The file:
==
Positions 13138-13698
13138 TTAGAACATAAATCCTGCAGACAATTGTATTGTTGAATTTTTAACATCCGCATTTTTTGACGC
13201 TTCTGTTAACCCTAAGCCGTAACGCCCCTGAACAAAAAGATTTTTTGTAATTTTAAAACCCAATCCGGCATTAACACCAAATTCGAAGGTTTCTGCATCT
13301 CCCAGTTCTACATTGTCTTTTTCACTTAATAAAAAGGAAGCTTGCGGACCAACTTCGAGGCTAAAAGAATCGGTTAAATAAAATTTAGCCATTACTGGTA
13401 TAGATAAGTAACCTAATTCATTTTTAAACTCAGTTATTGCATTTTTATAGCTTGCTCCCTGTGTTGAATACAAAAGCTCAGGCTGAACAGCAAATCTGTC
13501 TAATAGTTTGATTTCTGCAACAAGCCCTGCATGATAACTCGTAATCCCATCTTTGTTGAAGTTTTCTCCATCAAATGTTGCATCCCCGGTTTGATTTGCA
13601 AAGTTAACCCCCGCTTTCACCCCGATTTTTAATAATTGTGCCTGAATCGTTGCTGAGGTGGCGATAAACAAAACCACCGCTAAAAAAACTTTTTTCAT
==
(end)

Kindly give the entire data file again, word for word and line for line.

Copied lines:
Positions 13138-13698
13138 TTAGAACATAAATCCTGCAGACAATTGTATTGTTGAATTTTTAACATCCGCATTTTTTGACGC
13201 TTCTGTTAACCCTAAGCCGTAACGCCCCTGAACAAAAAGATTTTTTGTAATTTTAAAACCCAATCCGGCATTAACACCAAATTCGAAGGTTTCTGCATCT
13301 CCCAGTTCTACATTGTCTTTTTCACTTAATAAAAAGGAAGCTTGCGGACCAACTTCGAGGCTAAAAGAATCGGTTAAATAAAATTTAGCCATTACTGGTA
13401 TAGATAAGTAACCTAATTCATTTTTAAACTCAGTTATTGCATTTTTATAGCTTGCTCCCTGTGTTGAATACAAAAGCTCAGGCTGAACAGCAAATCTGTC
13501 TAATAGTTTGATTTCTGCAACAAGCCCTGCATGATAACTCGTAATCCCATCTTTGTTGAAGTTTTCTCCATCAAATGTTGCATCCCCGGTTTGATTTGCA
13601 AAGTTAACCCCCGCTTTCACCCCGATTTTTAATAATTGTGCCTGAATCGTTGCTGAGGTGGCGATAAACAAAACCACCGCTAAAAAAACTTTTTTCAT